COULD JOSEPH BE ON THE AUTISM SPECTRUM? – new review of Was Yosef on the Spectrum?

January 6, 2020

Different Brains

THE STORY OF JOSEPH

The story of Joseph (the title of my book uses the Hebrew “Yosef”) presents a fascinating and memorable narrative, which has been both the focus of careful study for countless generations of readers and scholars of the Bible, as well as the subject of a wide range of art and literature, from the visual arts to novels to Broadway.  Much of this interest, among both religious adherents and broader culture, likely stems in large part from the challenging questions that arise in the course of the story.

Joseph’s behaviors, interpersonal relationships, personal journey, and development are often difficult to understand. At times, they even seem to defy explanation as he faces concomitant and interconnected challenges, opportunities, and experiences, often at once, both surprising success and unexpected failure. Over the years, I have read the biblical story of Joseph numerous times, and I have studied the text through the prism of the works of classical Jewish commentators, spanning thousands of years and geographical locations across the world.

COULD JOSEPH BE ON THE AUTISM SPECTRUM?

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The Autism Question and Beyond: Rereading the Joseph Saga

January 5, 2020

Yitzchak Blau ● Lehrhaus

Most readers of Samuel J. Levine’s Was Yosef on the Spectrum? Understanding Joseph Through Torah, Midrash, and Classical Jewish Sources will likely focus their energies on the question in the book’s title. Is it appropriate to attribute autism to one of our biblical heroes? Are the author’s arguments for such a thesis persuasive? Yet it would be a shame if that issue exhausted discussion about a volume which deals with many significant interpretative questions regarding the Joseph narrative. Levine, a professor of Law and Director of the Jewish Law Institute at the Touro Law Center, has done an impressive amount of research, combing the traditional commentaries and midrashim for relevant material, and reading the verses quite carefully. Following up on his footnotes provides ample reward, particularly since Levine addresses the later chapters in Genesis which many Humash students do not get to. After evaluating the central thesis, this review will then explore some important ideas in Levine’s work.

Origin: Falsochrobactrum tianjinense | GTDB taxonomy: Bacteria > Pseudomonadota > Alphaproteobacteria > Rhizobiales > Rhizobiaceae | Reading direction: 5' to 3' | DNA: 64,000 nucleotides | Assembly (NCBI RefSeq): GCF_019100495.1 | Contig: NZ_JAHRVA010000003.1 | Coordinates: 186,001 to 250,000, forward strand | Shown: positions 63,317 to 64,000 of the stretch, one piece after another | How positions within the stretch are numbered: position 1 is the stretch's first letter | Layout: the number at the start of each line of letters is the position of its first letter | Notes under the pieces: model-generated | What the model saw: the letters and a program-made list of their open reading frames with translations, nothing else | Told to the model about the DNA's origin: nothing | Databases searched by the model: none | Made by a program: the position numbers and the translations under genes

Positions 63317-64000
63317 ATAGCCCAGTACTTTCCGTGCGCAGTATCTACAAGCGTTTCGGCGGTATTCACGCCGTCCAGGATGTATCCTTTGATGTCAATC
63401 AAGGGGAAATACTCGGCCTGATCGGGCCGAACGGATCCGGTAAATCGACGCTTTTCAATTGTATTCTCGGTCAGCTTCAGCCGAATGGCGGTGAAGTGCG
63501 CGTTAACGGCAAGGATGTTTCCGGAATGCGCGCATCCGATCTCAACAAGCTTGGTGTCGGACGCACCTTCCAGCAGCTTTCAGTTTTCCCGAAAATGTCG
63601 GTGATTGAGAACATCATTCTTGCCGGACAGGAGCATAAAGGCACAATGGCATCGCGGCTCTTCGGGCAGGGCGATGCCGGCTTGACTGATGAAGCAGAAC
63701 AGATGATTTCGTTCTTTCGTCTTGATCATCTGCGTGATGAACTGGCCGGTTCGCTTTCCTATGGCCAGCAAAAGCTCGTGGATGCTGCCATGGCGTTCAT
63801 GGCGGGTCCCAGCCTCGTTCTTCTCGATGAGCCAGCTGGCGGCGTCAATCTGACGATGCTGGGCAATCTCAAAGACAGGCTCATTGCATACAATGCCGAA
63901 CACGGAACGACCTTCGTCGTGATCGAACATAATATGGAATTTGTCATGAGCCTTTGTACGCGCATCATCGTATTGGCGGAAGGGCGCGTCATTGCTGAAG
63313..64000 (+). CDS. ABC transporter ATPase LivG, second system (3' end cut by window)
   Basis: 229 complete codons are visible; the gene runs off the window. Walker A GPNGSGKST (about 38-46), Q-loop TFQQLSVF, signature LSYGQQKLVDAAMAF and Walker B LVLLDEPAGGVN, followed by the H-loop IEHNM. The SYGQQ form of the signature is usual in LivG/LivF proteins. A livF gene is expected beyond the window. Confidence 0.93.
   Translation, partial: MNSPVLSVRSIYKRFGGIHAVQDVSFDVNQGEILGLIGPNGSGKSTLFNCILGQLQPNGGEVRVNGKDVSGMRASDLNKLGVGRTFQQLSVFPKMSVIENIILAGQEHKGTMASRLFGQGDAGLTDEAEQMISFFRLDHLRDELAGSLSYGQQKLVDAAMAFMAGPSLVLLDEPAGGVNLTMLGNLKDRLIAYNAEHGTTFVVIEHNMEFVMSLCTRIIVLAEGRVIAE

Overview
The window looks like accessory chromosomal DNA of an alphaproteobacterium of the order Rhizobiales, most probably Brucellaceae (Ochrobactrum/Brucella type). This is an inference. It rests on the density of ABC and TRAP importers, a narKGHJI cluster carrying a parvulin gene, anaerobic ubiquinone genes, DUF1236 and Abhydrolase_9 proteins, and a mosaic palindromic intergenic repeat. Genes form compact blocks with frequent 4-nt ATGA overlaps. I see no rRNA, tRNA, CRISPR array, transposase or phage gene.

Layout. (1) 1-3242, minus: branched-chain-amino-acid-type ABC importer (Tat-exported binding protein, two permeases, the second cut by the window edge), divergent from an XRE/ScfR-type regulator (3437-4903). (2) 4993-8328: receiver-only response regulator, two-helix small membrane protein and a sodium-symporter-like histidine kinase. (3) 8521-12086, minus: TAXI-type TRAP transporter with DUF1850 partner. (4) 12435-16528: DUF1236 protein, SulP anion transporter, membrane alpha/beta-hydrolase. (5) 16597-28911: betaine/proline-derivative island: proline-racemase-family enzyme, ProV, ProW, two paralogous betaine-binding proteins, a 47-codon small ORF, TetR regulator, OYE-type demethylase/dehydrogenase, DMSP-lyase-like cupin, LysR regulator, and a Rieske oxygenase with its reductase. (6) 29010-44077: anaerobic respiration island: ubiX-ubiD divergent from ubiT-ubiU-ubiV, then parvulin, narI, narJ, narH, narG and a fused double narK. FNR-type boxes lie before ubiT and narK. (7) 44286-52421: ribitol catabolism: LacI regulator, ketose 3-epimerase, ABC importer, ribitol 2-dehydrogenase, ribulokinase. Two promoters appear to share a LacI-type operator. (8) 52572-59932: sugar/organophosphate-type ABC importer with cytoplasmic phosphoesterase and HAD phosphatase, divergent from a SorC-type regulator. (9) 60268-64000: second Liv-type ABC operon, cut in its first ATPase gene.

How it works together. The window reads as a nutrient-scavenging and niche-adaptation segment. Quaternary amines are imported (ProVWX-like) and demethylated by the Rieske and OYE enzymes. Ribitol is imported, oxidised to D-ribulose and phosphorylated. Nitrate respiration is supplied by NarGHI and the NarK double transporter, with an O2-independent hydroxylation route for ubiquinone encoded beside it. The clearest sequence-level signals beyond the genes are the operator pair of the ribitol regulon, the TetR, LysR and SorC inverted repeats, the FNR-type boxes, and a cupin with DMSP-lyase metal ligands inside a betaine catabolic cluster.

To read the entire review, click here.


Was Yosef on the Spectrum – New Review

December 12, 2019

Michele Justic ● Five Towns Jewish Times

The story of Yosef can be a puzzling one. The cast is set of one of our Avos, Yaakov, and his 12 sons — all presumed to be tzadikim, before shifting to Mitzrayim where the greatest leaders in Egypt get mixed into the sibling rivalry madness. According to the literal interpretation, these tzadikim certainly seem like bad boys, in effect trying to kill their brother and deceive their father.

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Featured – Heal Us O Lord

December 9, 2019

Hadassah Magazine’s Guide to Jewish Literature

“During my teaching career I often had students entering the field of medicine and nursing. I would tell them to always remember that they are doing God’s work. Rabbi Dr. Goldstein is such a person, who did God’s work as a chaplain for close to forty years… Rabbis, social workers, physicians, nurses and children with aging parents will want to read this book.”
-Rabbi Dr. Norman Strickman.


Featured – I Am for My Beloved

December 5, 2019

Hadassah Magazine’s Guide to Jewish Literature

Forthright and frank, yet respectful and sensitive, this book will help couples enrich their marital and sexual lives, and maintain passion and intimacy within the framework of Jewish tradition. I Am for My Beloved conveys essential information about intimacy—with an informative and practical approach. The information provided in this book will enable couples to enjoy a more open and fulfilling intimate connection, both emotionally and physically.


New Review – I Am for My Beloved

December 3, 2019

Bob Bahr ● Atlanta Jewish Times

“…A featured speaker at the same conference was Talli Rosenbaum, an American-born psychotherapist and certified sex therapist, who works with Orthodox Jews in Jerusalem and in Beit Shemesh.

Now two years later she has just written a book with another sex therapist, who is an Orthodox rabbi and graduate of Yeshiva University in New York. The book, “I Am For My Beloved: A Guide to Enhanced Intimacy for Married Couples,” went on sale Nov. 14 in Israel and will be published in the United States early next year.
The emphasis of the book is less on the physical side of sex, the how-to of sexual performance, than about the need to cultivate intimacy, Rosenbaum said.

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Book Launch – Deference to Doubt

December 2, 2019